I would like to conclude by considering some of the challenges that we would face trying to construct this. For instance, finding the right materials may be difficult because they would need to have a wide range of refractive indices, all be similarly transparent, able to smoothly blend with each other, and have low melting points. I am not a material scientist, but my gut feeling is that this is not currently impossible. Modern gradient-index optics already has a rather impressive level of precision.
Another challenge comes from the resolution of the 3D printer. Modern 3D printers have layers with a thickness between .2 to 0.025mm. It’s possible that this is simply not small enough to avoid visible discontinuities in the light-paths. At least in principle this could be surmounted by melting the last layer placed such that the new layer smoothly diffuses and partially blends with it in accordance with the desired hyperbolic metric.
An important caveat is that the medium in which we live (i.e. air at atmospheric pressure) is not very dense to begin with. In the example of the dodecahedra, this may represent a problem considering that the corners need to form 90 degree angles from the point of view of an outside observer. This would imply that the surrounding medium needs to have a higher refraction index than that of the transparent medium at the corners. This could be fixed by immersing the object in water or some other dense media (and designing it under the assumption of being surrounded by such a medium). Alternatively, one can simply fix the problem by using appropriately curved sides in lieu of straight planes. This may not be as aesthetically appealing, though, so it may pay off to brainstorm other clever approaches to deal with this that I haven’t thought of.
Above all, perhaps the most difficult challenge would be that of dealing with the inevitable presence of chromatic aberrations:
Narrow-Spectrum Gradient-Index Refraction
Broad-Spectrum Gradient-Index Refraction
Since the degree to which a light-path bends in a medium depends on its frequency, how bendy light looks like with gradient-index optics is variable. If the LEDs placed at the edges of the polyhedra are white, we could expect very visible distortions and crazy rainbow patterns to emerge. This would perhaps be for the better when taken for its aesthetic value. But since the desired effect is one of actually materializing faithfully the behavior of light in hyperbolic space, this would be undesirable. The easiest way to deal with this problem would be to show the gadget in a darkened room and have only monochrome LEDs on the edges of the polyhedra whose frequency is tuned to the refractive gradient for which the metric is hyperbolic. More fancifully, it might be possible to overcome chromatic aberrations with the use of metamaterials (cf. “Metasurfaces enable improved optical lens performance“). Alas, my bedtime is approaching so I shall leave the nuts and bolts of this engineering challenge as an exercise for the reader…
The appearance of arbitrary contingency to our diverse qualia – and undiscovered state-spaces of posthuman qualia and hypothetical micro-qualia – may be illusory. Perhaps they take the phenomenal values they do as a matter of logico-mathematical necessity. I’d make this conjecture against the backdrop of some kind of zero ontology. Intuitively, there seems no reason for anything at all to exist. The fact that the multiverse exists (apparently) confounds one’s pre-reflective intuitions in the most dramatic possible way. However, this response is too quick. The cosmic cancellation of the conserved constants (mass-energy, charge, angular momentum) to zero, and the formal equivalence of zero information to all possible descriptions [the multiverse?] means we have to take seriously this kind of explanation-space. The most recent contribution to the zero-ontology genre is physicist Lawrence Krauss’s readable but frustrating “A Universe from Nothing: Why There Is Something Rather Than Nothing“. Anyhow, how does a zero ontology tie in with (micro-)qualia? Well, if the solutions to the master equation of physics do encode the field-theoretic values of micro-qualia, then perhaps their numerically encoded textures “cancel out” to zero too. To use a trippy, suspiciously New-Agey-sounding metaphor, imagine the colours of the rainbow displayed as a glorious spectrum – but on recombination cancelling out to no colour at all. Anyhow, I wouldn’t take any of this too seriously: just speculation on idle speculation. It’s tempting simply to declare the issue of our myriad qualia to be an unfathomable mystery. And perhaps it is. But mysterianism is sterile.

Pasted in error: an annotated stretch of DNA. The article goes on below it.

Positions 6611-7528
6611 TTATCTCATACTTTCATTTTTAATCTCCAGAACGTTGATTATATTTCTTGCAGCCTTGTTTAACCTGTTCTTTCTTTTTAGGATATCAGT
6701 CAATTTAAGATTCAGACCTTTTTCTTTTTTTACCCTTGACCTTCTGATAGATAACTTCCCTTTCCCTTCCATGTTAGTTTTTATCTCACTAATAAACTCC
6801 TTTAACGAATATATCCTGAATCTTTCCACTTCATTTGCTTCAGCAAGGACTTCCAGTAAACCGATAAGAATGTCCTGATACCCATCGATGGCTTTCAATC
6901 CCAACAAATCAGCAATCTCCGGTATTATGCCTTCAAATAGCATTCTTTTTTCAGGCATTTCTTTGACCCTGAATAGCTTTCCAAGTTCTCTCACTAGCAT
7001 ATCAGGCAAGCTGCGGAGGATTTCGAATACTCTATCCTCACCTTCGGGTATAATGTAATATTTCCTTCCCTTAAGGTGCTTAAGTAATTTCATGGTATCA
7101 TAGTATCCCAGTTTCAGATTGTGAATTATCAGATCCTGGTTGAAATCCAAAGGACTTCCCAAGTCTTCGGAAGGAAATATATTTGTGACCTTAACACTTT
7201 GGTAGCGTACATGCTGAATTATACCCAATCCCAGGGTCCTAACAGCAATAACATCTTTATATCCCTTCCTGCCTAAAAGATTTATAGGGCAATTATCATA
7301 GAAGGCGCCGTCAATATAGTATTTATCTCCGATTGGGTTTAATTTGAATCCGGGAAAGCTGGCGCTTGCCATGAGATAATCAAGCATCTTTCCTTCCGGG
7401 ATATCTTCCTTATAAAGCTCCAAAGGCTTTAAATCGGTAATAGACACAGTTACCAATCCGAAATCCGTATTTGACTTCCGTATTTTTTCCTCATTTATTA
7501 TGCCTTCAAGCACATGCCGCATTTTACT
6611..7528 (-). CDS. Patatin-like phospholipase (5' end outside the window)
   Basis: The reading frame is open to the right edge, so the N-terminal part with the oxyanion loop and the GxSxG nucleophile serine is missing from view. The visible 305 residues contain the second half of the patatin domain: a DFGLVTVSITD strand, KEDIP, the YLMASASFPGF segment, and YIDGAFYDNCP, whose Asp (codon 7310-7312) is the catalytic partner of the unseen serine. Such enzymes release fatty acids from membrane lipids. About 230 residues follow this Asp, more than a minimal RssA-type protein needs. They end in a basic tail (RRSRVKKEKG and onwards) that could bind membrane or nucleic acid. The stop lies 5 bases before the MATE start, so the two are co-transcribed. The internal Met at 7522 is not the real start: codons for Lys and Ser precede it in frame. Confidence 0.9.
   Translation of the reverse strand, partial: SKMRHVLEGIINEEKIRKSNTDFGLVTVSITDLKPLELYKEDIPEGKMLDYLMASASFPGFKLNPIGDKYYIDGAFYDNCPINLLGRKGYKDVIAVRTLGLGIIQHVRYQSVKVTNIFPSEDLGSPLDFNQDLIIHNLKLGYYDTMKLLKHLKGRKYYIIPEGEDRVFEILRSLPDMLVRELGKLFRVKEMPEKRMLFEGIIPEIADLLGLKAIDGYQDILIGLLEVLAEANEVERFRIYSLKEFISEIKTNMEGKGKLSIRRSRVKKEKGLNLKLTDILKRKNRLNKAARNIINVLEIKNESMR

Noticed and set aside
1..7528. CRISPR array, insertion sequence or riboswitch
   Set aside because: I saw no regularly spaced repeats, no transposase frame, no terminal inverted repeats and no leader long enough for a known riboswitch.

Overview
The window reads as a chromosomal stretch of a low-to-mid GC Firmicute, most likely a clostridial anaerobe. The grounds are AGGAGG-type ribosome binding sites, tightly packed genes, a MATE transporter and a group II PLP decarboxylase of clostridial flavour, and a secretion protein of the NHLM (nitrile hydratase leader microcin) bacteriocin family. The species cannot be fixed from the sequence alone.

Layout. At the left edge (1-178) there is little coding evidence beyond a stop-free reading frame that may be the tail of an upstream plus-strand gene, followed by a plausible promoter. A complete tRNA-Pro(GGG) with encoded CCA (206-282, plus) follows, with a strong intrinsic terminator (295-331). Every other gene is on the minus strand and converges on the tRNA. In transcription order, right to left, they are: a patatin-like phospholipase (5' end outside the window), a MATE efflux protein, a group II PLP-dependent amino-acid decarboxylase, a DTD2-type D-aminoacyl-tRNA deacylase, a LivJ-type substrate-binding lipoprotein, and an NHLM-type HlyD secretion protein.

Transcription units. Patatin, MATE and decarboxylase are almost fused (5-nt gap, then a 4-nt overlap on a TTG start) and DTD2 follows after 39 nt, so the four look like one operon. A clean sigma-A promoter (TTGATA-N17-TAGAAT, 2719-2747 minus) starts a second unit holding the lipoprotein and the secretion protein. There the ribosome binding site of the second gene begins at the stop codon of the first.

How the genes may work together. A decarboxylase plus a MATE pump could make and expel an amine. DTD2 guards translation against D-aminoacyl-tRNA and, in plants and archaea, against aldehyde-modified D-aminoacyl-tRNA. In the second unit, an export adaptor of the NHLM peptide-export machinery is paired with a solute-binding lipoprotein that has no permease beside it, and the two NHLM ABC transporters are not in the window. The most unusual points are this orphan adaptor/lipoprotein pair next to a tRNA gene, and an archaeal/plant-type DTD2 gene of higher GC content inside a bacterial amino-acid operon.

Note: I am generally outgoing, fun-loving, and happy to participate in podcasts, events, interviews, and miscellaneous activities. Feel free to invite me to your podcast/interview/theater/etc. I am flexible when it comes to content; anything I’ve written about in Qualia Computing is fair game for discussion. Infinite bliss!
This time David Chalmers brought the Meta-problem of Consciousness into the overall conversation by making a presentation about his paper on the topic. I think that this was a great addition to the conference, and it played beautifully as a tone-setter.
“The meta-problem of consciousness is (to a first approximation) the problem of explaining why we think that there is a problem of consciousness.”
And of all of his works, I would argue, discussing the meta-problem of consciousness is perhaps one of the things that will help advance the field of consciousness research the most. In brief, we are in sore need of an agreed-upon explanation for the reasons why consciousness poses a problem at all. Rather than getting caught up in unfruitful arguments at the top of the argumentative tree, it is helpful to sometimes be directed to look at the roots of people’s divergent intuitions. This tends to highlight unexpected differences in people’s philosophical background assumptions.